COVID-19 is not the only crisis, and probably not the biggest crisis in the Sahel. But it will likely make a bad situation worse. As the virus spreads, it will do so in a fragile and conflict-afflicted region, inserting itself into already complex and fluid dynamics. As previous pandemics have shown worldwide, policies often prove to be far more influenced by politics, ideology and ignorance rather than evidence and best practices .“Know your pandemic, act on its politics” was an injunction for HIV/AIDS programming efforts in the 2000s. But it can be equally applied to the current context This Alert takes a look at the politics of COVID-19 in the Sahel and the impact of the virus, and governmental responses to it, on civil liberties, the control over state territory and democratic processes. While this is a time of disruption, policy-makers should not let this crisis go to waste and consider COVID-19 as an invitation to increase consultation with affected communities and engage in locally acceptable solutions – with an aim to find a way forward for more inclusive governance in the Sahel.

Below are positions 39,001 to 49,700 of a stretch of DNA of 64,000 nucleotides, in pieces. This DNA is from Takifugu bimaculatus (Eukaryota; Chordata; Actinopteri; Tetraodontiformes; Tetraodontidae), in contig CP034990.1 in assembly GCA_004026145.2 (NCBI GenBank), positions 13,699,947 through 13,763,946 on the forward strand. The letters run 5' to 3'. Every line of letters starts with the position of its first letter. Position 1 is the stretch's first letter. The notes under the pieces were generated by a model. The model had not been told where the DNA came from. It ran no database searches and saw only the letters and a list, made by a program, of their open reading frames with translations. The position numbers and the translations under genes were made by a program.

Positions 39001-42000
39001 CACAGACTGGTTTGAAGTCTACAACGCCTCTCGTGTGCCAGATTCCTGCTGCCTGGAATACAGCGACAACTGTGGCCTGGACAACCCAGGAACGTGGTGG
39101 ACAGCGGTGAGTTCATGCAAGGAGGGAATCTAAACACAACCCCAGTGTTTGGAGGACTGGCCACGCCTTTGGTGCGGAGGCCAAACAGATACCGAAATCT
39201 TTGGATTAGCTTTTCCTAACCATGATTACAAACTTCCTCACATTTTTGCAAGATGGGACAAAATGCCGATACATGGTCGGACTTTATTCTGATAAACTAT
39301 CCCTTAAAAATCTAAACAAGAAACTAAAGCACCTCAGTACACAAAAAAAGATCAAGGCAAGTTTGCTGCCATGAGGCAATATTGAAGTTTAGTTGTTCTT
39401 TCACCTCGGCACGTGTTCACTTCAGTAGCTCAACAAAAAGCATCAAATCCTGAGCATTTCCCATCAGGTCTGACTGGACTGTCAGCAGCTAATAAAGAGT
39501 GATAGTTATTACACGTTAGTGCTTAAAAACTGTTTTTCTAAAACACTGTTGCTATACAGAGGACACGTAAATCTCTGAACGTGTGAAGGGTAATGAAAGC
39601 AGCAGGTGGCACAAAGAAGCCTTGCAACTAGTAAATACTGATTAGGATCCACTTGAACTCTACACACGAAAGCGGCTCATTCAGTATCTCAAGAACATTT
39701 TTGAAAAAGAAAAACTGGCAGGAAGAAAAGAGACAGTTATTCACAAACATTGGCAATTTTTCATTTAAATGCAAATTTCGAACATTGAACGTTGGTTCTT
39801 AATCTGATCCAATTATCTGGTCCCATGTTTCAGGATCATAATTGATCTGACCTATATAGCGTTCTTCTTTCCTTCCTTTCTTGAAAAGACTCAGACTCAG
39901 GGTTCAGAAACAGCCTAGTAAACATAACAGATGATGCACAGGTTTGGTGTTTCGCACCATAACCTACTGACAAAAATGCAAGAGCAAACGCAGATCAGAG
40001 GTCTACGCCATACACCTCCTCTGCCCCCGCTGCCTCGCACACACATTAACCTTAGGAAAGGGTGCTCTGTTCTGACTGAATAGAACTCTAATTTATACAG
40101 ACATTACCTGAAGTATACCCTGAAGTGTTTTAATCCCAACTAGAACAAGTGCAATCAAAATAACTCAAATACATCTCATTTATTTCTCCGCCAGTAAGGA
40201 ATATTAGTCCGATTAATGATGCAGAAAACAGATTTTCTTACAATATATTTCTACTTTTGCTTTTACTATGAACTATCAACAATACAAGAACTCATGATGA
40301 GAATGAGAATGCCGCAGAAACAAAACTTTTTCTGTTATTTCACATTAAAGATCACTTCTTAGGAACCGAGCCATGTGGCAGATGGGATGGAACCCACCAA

The Sahelian approach to Covid-19